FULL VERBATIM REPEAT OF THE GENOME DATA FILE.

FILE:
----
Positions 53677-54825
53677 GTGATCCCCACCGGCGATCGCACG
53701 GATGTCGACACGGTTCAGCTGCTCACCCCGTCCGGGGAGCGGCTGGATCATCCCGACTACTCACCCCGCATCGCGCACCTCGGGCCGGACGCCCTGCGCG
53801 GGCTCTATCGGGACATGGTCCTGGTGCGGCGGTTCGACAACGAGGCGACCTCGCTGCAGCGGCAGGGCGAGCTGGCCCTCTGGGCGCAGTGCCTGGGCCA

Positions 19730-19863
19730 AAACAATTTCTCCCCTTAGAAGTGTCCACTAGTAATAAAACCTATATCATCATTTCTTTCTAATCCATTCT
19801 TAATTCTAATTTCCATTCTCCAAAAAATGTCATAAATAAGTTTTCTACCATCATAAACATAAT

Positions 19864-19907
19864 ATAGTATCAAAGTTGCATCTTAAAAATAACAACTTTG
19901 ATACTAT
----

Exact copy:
Positions 53677-54825
53677 GTGATCCCCACCGGCGATCGCACG
53701 GATGTCGACACGGTTCAGCTGCTCACCCCGTCCGGGGAGCGGCTGGATCATCCCGACTACTCACCCCGCATCGCGCACCTCGGGCCGGACGCCCTGCGCG
53801 GGCTCTATCGGGACATGGTCCTGGTGCGGCGGTTCGACAACGAGGCGACCTCGCTGCAGCGGCAGGGCGAGCTGGCCCTCTGGGCGCAGTGCCTGGGCCA

Positions 19730-19863
19730 AAACAATTTCTCCCCTTAGAAGTGTCCACTAGTAATAAAACCTATATCATCATTTCTTTCTAATCCATTCT
19801 TAATTCTAATTTCCATTCTCCAAAAAATGTCATAAATAAGTTTTCTACCATCATAAACATAAT

Positions 19864-19907
19864 ATAGTATCAAAGTTGCATCTTAAAAATAACAACTTTG
19901 ATACTAT